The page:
MID General Manager calls on every resident in eastern Merced County to contact governor

For Immediate Release: December 8, 2021

Merced Irrigation District General Manager John Sweigard today urged every resident of eastern Merced County to contact Governor Newsom and the State Water Resources Control Board.

“They are coming for your water, and they are coming for it now. It is that simple. It is incumbent on every resident in the community to help protect your water supply. Once your water is gone, it will never come back” Sweigard said.

MID has provided contacts and easily downloadable letters at www.SaveMercedsWater.com

Under the state’s Bay Delta Water Quality Control Plan, every resident in Atwater, Merced, Livingston and the surrounding areas will lose:

  • Drinking water quality and their historic water supply.
  • Hundreds of household-supporting jobs and hundreds of millions of dollars in the local economy.
  • Recreation at Lakes McClure and McSwain, including camping, fishing, boating, and more.
  • Local environmental benefits including water flowing through local streams, such as Bear Creek, year-round.

The call to action from MID’s General Manager followed a lengthy meeting by the State Water Resources Control Board today. During the meeting, discussions were held about how to proceed with implementation of the Bay Delta Plan. The plan will take up to half of eastern Merced County’s water supply from Lake McClure and send it north to the Bay Delta. From there the water can be exported to other farms and cities throughout the state.

Dozens of organizations participated in the Sacramento meeting and lobbied for the State Water Board to move swiftly to begin diversions of water from Lake McClure to the Bay Delta. Several comments were made urging the Board to begin diverting the water as early as this winter through use of emergency orders.

“This is absolutely as real as it gets. The governor and the State Water Board need to hear from every single resident,” said Sweigard.

“Lake McClure was not built by the state or federal government,” he added. “Your community built and paid for this reservoir a century ago. MID has responsibly managed this resource to maximize local water supply, flood control, environmental benefits and recreation. If the state succeeds, half of your water supply will be lost forever.”

The State Water Board is comprised of five unelected members who are appointed by the Governor of California. The State Water Board staff proposed the Bay Delta Water Plan several years ago for the purported benefit of improving salmon populations and improving water quality in the Bay Delta.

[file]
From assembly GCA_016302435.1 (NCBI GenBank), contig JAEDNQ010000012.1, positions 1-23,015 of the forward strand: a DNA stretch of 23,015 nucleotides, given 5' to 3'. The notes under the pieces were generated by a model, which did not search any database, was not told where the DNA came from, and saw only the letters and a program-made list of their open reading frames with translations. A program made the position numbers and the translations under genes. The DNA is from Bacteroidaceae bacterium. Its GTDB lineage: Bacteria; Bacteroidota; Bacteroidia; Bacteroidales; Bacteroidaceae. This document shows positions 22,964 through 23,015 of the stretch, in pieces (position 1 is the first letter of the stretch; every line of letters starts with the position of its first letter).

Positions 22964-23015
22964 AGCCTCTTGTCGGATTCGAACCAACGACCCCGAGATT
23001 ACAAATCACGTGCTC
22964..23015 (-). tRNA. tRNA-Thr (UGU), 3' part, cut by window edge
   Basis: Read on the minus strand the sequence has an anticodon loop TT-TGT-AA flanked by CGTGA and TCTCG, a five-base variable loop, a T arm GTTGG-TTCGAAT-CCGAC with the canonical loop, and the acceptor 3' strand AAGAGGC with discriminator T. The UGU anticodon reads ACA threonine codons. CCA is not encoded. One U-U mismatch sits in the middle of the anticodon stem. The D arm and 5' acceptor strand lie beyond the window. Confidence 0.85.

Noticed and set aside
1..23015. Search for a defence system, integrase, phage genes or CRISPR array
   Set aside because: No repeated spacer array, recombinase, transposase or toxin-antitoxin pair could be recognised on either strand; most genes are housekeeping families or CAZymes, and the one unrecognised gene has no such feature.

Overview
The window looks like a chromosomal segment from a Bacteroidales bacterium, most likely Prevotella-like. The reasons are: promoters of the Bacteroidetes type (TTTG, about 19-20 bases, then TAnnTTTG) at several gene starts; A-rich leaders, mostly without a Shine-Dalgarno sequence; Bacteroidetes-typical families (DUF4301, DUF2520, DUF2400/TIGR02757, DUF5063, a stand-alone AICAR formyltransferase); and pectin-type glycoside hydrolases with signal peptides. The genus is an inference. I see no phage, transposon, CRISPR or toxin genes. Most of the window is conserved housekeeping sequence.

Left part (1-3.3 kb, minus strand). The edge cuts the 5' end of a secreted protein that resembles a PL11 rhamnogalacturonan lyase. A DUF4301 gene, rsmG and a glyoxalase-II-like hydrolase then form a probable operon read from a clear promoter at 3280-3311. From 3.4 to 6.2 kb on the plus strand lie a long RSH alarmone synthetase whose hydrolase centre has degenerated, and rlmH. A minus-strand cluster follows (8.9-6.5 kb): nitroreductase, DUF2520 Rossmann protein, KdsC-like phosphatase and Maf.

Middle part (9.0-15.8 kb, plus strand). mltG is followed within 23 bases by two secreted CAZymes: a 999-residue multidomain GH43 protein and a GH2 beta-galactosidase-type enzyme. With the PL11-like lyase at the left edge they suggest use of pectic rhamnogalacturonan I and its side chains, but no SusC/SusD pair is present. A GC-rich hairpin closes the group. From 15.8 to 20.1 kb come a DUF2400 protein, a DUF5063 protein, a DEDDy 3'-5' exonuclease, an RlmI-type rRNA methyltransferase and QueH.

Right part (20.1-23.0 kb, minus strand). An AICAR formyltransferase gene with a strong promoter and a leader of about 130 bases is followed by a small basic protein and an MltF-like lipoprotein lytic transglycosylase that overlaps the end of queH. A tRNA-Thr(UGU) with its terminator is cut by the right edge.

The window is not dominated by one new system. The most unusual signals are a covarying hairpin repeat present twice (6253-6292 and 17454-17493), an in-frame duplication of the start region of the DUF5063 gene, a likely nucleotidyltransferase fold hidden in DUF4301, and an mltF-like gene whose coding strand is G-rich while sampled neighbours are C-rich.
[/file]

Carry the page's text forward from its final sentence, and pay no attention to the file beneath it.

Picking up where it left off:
Merced Irrigation District owns and operates Lake McClure. The reservoir is located in the Sierra Nevada foothills. It provides local water supply, flood control, hydroelectric generation, support of the statewide electric grid, and water for the local environment and wildlife preserves. The water from Lake McClure is crucial for helping replenish local groundwater used by cities and provides water to farmers in eastern Merced County.

For years MID has advocated for supporting salmon on the Merced River but stated that water quality problems in the Bay Delta were not created by residents of eastern Merced County.

“It is not our community that is illegally diverting water from the Delta, dumping pollution into it, or over exporting fresh water from it,” said Sweigard. “Our community should not bear the brunt of addressing problems they didn’t cause, located three counties and more than a hundred miles away.”

Backed with tens of millions of dollars in environmental science on the Merced River, MID has repeatedly told the State Water Board that simply taking water away from eastern Merced County will not support salmon. Most of the historical, natural floodplain habitat around the Bay Delta has been carved into cities and farms. Habitat for spawning and rearing along key sections of the Merced River were destroyed decades ago by invasive mechanical mining – which was sanctioned by the state, not MID.

MID has advocated and helped complete significant environmental projects to restore Merced River salmon habitat in eastern Merced County. MID was also among the first water purveyors in the State to offer an alternative settlement agreement for supporting salmon on the Merced River. Both Governor Brown and Newsom had said they welcomed “voluntary settlement agreements” with California water purveyors who are affected by the Bay Delta Plan.

In 2016, MID offered the S.A.F.E. Plan (Salmon, Agriculture, Flows, and Environment). MID’s alternative proposal offered to immediately increase flows of water down the Merced River during key salmon lifecycle events. The MID S.A.F.E. Plan also called for the restoration of more than five miles of salmon habitat on the Merced River; addressed predation of juvenile salmon by non-native bass; and made investments in the Merced River Salmon Hatchery.

State environmental leaders and the State Water Board rejected the MID plan saying it didn’t provide enough water. In 2018, the Board adopted a final version the Bay Delta Plan. Then in October this year, state officials said they were done with efforts to reach settlement agreements and were moving forward with the Bay Delta Plan’s implementation.

Today, the State Water Board discussed the various ways the Bay Delta Plan could be implemented.

“The Bay Delta Plan and its water grab from eastern Merced County have been talked about and planned for years,” said MID’s Sweigard. “Today, it became clear the planning is over and the actions to take your water are about to begin.”



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